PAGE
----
Summary Meeting Notes
Infrastructure Equity Policy Expert Group
Meeting Date: November 7, 2012
Time: 10:00 a.m. to 12:00 noon
PEG Attendees: Susan Aldrich, Roger Anthony, Roger Averbeck, Matt Brown, Alex Deley, Justin Fallon Dollard, Liz Gatti, Karyn Hanson, Jeff Leighton, Kathryn Levine, Jackeline Luna Acosta, Midge Purcell, Olivia Quiroz, Steph Routh, Joe VanderVeer, Randy Webster, Sara Weiner-Collier.
Other Attendees: Michele Crim, Bob Glascock, Joan Frederiksen, Michelle Kunec & Chris Scarzello (Bureau of Planning & Sustainability); Argel Jimenez, Anna Chinburg, & Jen Morris (contract translators); Terry Parker (public).
PEG Lead: Bob Glascock
Facilitator: Andrée Tremoulet, Commonworks Consulting
View the original agenda, including materials, for this meeting.
Welcome and Introductions (10 minutes)
Presenter: Andrée Tremoulet, Facilitator
Summary: Andrée Tremoulet welcomed participants and provided an overview of the meeting. The small groups did an icebreaker.
Gentrification and Displacement (60 minutes)
Presenter: Tom Armstrong, Portland Bureau of Planning and Sustainability
Summary: Tom Armstrong presented an overview of research conducted by the Bureau of Planning and Sustainability and Lisa Bates of Portland State University concerning gentrification risk in the city. Work completed thus far includes identifying risk indicators and applying them to mapping levels of risk in Portland’s neighborhoods (“neighborhood change typology”). Work is underway (but not yet completed) on a Gentrification Toolbox to assist communities at different stages along the gentrification continuum. Presentation highlights included:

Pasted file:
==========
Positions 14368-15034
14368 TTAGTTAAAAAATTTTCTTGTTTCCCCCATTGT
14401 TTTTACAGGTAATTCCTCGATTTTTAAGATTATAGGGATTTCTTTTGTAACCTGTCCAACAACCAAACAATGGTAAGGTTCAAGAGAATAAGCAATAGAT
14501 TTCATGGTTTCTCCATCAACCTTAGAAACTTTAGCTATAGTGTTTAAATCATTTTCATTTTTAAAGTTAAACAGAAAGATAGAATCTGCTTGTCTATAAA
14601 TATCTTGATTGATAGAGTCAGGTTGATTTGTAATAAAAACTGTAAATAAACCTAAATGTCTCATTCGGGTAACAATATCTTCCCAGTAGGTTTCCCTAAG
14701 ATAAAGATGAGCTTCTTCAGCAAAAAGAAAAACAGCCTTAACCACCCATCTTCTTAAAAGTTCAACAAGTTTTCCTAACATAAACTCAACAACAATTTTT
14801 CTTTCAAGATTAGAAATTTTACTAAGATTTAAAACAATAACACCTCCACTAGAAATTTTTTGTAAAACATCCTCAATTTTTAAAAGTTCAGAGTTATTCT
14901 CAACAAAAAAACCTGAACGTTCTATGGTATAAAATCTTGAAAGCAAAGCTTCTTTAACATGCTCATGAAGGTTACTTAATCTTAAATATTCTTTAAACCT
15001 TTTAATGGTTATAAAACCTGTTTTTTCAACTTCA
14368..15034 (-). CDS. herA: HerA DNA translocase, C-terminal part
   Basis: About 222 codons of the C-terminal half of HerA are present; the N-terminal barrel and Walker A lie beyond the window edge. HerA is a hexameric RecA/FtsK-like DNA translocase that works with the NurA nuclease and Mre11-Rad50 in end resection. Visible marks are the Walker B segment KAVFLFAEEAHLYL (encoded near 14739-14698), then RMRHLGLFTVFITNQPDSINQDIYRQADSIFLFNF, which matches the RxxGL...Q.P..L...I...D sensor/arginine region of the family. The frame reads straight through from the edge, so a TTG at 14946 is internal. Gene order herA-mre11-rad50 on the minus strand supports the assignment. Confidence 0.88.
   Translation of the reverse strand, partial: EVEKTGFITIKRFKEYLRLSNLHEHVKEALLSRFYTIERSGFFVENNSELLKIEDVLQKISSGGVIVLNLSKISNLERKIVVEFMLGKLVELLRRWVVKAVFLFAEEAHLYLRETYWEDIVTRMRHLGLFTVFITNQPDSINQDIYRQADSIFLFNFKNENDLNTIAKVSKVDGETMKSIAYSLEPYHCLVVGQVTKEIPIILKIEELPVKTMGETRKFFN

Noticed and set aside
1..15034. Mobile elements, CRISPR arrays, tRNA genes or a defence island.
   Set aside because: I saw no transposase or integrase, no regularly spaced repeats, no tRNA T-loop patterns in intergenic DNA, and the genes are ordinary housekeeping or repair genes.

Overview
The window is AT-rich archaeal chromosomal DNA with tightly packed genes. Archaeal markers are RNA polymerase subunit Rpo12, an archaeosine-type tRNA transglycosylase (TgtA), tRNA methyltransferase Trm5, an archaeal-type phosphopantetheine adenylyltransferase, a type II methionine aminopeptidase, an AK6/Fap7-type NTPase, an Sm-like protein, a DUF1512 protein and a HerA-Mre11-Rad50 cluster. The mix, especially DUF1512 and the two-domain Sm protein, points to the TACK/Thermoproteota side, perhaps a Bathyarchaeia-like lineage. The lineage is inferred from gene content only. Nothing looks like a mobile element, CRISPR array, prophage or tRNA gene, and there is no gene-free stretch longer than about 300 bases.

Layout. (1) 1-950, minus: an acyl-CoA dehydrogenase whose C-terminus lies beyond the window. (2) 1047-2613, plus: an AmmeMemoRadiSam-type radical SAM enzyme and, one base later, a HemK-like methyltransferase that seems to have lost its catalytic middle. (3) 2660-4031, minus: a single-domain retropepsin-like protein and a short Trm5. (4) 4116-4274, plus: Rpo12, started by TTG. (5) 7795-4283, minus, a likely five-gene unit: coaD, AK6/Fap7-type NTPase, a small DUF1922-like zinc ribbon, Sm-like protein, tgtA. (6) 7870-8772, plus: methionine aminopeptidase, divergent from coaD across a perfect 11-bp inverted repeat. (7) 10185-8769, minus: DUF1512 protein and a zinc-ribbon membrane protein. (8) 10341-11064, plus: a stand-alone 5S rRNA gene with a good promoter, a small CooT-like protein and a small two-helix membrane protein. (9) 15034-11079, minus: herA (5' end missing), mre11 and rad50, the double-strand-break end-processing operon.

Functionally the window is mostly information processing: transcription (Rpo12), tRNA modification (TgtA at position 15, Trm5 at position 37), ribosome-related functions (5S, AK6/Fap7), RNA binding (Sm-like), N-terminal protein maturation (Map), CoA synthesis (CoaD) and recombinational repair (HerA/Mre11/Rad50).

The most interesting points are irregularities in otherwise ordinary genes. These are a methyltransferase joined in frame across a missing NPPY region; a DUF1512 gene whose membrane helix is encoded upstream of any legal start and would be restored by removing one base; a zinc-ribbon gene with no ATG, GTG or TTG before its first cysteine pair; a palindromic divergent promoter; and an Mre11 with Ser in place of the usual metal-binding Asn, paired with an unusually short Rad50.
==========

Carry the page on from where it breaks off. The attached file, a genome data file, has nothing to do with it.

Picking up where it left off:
- Definition of gentrification: Displacement of lower-income residents due to the loss of affordable housing caused by an under-valued neighborhood becoming more desirable and attracting new investment.
- The challenge is to find a way to improve the neighborhood without inducing higher rents and property values, and thus involuntary displacement.
- Lisa and Tom used displacement indicators (current vulnerability and demographic change) and housing market change indicators (property value, appreciation and adjacency) to create a neighborhood change typology that classifies neighborhoods along a continuum of risk/stage of gentrification.